Lets talk about this nuclear reactor here and how to stop if from turning on and burning up our muscles. Our bodies are really smart, they know muscle is really important and they wont burn it unless they absolutely have to. There are three occasions your body will fire up the nuke in the above diagram:
- It needs energy to stay alive that is not available in the stomach or fat stores (the barrel or the portable generator in the above diagram)
- It needs amino acids to stay alive that are not in the stomach (the barrel in the above diagram)
- Its afraid you are starving. If you cut calories more than 10% under TDEE, risk burning muscle.
- 40% of energy from protein eaten
- 50% of energy from fats and carbs eaten
- 10% of energy from stored bodyfat
So YES, you can gain muscle and lose fat and here’s how:
- Constant influx of protein. 1g of protein per pound of bodyweight per day taken 5-6 equal portions spaced evenly through out the day – otherwise your nuclear power plant will have to turn on between meals and burn muscle, you don’t want that.
- Consume enough calories to keep your body from thinking its starving but not so many calories that you gain fat, 10% under your TDEE is a good value to use. My calorie calculator will tell you exactly what that is for your type metabolism. Make sure to set your goal in step 6 to “10% calorie reduction”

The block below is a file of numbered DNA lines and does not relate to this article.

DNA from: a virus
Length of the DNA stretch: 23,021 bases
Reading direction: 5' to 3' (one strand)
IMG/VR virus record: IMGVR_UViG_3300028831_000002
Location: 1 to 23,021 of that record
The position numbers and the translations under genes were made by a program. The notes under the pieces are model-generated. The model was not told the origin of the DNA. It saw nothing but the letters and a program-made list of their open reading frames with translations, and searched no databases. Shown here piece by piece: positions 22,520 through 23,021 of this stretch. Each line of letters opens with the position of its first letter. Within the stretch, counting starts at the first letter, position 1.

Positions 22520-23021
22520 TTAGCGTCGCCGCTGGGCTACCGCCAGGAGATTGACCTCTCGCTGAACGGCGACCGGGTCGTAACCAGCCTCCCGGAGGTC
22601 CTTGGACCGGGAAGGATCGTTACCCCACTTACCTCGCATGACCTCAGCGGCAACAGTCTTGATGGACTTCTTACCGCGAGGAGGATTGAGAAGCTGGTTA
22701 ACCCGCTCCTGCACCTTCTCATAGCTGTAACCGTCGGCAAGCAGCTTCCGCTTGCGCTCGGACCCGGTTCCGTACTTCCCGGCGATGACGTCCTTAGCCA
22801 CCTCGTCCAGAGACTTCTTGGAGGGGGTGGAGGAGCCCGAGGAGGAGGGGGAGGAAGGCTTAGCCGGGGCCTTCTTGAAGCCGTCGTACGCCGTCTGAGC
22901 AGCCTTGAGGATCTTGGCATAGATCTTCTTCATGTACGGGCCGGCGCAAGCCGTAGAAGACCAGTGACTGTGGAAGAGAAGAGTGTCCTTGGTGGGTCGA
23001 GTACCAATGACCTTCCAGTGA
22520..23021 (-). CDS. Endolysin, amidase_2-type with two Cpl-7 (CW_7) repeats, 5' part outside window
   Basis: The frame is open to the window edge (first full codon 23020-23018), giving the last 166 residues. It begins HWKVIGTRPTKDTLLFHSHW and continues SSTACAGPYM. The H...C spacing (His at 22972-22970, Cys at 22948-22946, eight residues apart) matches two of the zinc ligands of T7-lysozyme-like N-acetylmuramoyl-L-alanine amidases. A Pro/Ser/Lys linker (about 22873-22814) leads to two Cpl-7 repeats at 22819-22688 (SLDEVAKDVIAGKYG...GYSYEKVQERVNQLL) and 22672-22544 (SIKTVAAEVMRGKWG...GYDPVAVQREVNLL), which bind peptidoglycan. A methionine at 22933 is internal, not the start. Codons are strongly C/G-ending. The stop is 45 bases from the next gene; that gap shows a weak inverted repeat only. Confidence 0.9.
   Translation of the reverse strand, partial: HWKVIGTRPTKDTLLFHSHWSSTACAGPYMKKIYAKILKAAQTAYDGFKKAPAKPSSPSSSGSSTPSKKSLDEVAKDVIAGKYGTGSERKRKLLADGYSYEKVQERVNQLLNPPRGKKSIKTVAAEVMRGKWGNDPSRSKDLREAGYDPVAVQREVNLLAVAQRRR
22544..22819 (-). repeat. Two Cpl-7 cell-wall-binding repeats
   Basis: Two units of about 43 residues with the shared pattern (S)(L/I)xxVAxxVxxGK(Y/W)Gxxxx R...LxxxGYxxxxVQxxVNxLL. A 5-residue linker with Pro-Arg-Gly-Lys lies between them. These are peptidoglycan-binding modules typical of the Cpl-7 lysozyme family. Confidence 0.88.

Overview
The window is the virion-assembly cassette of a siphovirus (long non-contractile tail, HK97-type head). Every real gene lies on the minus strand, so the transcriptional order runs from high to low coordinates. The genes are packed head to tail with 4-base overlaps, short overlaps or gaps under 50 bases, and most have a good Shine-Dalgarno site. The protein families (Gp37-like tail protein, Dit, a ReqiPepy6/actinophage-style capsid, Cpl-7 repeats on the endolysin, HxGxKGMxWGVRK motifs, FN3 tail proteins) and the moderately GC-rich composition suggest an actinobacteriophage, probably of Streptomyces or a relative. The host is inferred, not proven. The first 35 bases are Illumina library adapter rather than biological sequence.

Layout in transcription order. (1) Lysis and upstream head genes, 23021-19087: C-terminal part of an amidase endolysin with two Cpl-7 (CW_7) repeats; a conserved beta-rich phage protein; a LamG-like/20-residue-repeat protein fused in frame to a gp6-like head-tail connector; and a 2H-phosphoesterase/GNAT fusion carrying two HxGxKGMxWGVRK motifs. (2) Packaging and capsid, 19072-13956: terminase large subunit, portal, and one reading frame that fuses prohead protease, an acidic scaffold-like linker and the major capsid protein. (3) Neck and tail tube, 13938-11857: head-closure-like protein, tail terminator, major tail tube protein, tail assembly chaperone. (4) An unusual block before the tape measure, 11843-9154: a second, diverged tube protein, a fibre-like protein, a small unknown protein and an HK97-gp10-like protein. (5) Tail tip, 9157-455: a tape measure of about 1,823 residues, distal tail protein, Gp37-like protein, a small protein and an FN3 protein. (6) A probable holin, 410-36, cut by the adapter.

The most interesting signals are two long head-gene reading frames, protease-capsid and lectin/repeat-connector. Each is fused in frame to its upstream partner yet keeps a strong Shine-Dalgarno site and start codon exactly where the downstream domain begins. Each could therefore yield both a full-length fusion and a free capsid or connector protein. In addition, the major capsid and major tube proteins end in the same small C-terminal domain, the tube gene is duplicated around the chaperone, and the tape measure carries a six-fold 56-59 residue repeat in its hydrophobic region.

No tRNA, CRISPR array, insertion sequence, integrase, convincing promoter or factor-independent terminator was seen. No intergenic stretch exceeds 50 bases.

- Proper nutrition, make every calorie count!
- eat unprocessed or minimally processed foods
- eat lots of fresh vegetables
- eat less than 30% of your calories from fat and eat only good fats like olives, nuts, and avocados
- eat whole grains and low G.I. carbs – no simple carbs like sugar, alcohol, or white flour
- eat omega-IIIs daily, flax or salmon are great sources
- Hardcore, consistent weight workouts. You can use my custom workout plan generator to design a workout plan appropriate for you.
- Daily cardio, 30-40min. Cardio will not burn muscle, it will help you gain muscle while losing fat at the same time.
Many beginners to fitness ask if they should lose their fat first or start lifting to gain muscle first, the answer is that they should do BOTH at the same time!!! Especially for beginners, it is very easy to lose fat and gain muscle at the same time!
Now lets talk about the exceptions to this, those who can’t gain muscle and lose fat:
- Losing fat and gaining muscle at the same time is very difficult for advanced bodybuilders. Many of them are close to their genetic limits so adding muscle is very difficult and slow for them even under the best of circumstances. Losing fat and gaining muscle at the same time is something that only beginning and intermediate bodybuilders can do. (By my somewhat arbitrary definition, an advanced bodybuilder is someone who can do 8 flawless, ultra slow-motion pullups and 20 flawless, ultra slow-motion pushups.)
- Skinny teens who can’t gain either fat or muscle even when they eat as much as they can.
- Advanced bodybuilders with low bodyfat (under 8%).Your body needs some fat so when you get to a certain point, your body will start choosing to burn muscle instead of fat if you have a caloric deficit. If you are 8% bodyfat and want to get down to 4-6% bodyfat you wont be able to add muscle while you do this, at best you can do is to maintain your muscle mass. With regular dieting, its tough to drop down to 4-6% without losing muscle mass but carb cycling seems to really help for this specific purpose.